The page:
Tax cut to aid energy switch?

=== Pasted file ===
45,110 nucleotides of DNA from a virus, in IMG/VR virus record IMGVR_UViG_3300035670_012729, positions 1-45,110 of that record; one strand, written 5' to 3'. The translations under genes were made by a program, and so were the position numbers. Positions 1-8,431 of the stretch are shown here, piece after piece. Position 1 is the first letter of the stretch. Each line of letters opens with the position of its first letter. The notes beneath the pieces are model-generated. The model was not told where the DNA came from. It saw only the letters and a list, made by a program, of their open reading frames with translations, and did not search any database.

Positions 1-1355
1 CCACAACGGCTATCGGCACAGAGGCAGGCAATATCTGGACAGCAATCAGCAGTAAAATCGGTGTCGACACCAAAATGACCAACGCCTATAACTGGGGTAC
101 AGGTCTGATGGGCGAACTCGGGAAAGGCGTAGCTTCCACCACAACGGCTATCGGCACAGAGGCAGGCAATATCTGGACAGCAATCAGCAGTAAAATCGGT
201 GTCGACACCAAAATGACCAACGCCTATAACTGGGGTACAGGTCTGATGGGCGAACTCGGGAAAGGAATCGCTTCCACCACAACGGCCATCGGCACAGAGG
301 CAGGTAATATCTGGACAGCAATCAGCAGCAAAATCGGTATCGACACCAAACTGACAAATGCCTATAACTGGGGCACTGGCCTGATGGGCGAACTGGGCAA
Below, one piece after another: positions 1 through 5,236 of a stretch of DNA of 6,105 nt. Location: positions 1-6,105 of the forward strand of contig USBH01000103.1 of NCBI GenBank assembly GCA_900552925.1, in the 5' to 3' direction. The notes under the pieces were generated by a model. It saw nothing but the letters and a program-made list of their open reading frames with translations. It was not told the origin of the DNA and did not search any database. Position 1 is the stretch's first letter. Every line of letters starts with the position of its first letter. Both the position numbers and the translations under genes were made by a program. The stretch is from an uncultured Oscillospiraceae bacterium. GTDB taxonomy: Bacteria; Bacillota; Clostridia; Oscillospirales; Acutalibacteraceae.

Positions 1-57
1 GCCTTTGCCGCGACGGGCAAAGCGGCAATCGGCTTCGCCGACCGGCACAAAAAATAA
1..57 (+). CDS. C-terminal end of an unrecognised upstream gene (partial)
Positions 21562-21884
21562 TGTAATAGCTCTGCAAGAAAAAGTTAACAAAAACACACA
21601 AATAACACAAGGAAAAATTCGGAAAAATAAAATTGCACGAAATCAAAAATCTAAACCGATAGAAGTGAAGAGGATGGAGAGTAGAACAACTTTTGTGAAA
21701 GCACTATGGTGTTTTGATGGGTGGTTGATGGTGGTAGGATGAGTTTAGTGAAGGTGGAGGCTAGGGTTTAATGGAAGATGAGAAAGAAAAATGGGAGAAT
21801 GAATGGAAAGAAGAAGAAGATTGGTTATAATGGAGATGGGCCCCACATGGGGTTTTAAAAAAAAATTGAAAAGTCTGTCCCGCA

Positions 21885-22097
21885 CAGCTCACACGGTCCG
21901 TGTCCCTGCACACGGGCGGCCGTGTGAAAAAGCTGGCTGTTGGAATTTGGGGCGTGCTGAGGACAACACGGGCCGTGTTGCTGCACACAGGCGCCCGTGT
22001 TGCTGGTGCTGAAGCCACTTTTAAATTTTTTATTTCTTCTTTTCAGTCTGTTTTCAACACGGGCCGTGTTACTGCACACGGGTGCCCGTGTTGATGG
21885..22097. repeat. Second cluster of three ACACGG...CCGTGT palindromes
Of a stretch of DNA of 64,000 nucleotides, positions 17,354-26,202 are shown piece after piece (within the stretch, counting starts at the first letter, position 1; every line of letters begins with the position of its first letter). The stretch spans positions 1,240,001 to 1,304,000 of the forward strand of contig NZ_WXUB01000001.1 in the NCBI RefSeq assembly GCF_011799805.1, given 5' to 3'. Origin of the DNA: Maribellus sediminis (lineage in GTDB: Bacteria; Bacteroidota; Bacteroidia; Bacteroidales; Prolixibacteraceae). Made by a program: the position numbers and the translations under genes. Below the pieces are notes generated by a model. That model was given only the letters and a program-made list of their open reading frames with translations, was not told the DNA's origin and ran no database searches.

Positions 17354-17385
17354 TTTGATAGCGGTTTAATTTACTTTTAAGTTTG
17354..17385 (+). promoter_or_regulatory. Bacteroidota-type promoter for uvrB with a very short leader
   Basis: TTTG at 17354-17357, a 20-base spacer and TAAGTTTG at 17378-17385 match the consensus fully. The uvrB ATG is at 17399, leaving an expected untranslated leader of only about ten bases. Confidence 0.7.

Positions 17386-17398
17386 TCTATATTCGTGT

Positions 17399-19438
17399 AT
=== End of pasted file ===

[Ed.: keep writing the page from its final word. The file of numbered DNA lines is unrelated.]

With Greece trailing other European Union countries in the use of renewable energy sources, environmentalist group Greenpeace criticized the government yesterday for backtracking on a promise to offer a tax incentive for the adoption of greener energy. Greenpeace said that Finance Minister Giorgos Alogoskoufis has failed to nominate equipment that produces renewable energy as qualifying for a lower value-added tax (VAT) rate in a list recently sent to the European Commission. The environmentalists called on Alogoskoufis to change his decision as they argue that a 9 percent VAT rate – as opposed to 19 percent – on cleaner energy sources will also contribute to economic growth. Despite the year-round sunny weather Greece enjoys, it trails other cloudier European Union states in the adoption of solar energy systems. Experts estimate that Greece could cover one-third of its total energy needs with the help of the sun. In a bid to increase awareness on the issue, Prime Minister Costas Karamanlis and President Karolos Papoulias met a request made by Greenpeace and installed solar energy systems at their main Athens residencies. If the tax rate is lowered, this would help create up to 4,000 new jobs and save 90 million euros in spending on electricity, Greenpeace argues. It would also help to reduce carbon dioxide emissions by 1.8 to 9.4 million tons over the next 10 years. Greece has formally committed to lower its high dependence on oil but the implementation process is slower than expected. The government has prepared a bill promoting environmentally friendly energy sources but has delayed submitting it to Parliament for a vote. Greece has set an optimistic goal for the future and estimates that by 2010, 20 percent of total electrical energy will come from renewable energy sources. The figure currently stands at 11 percent.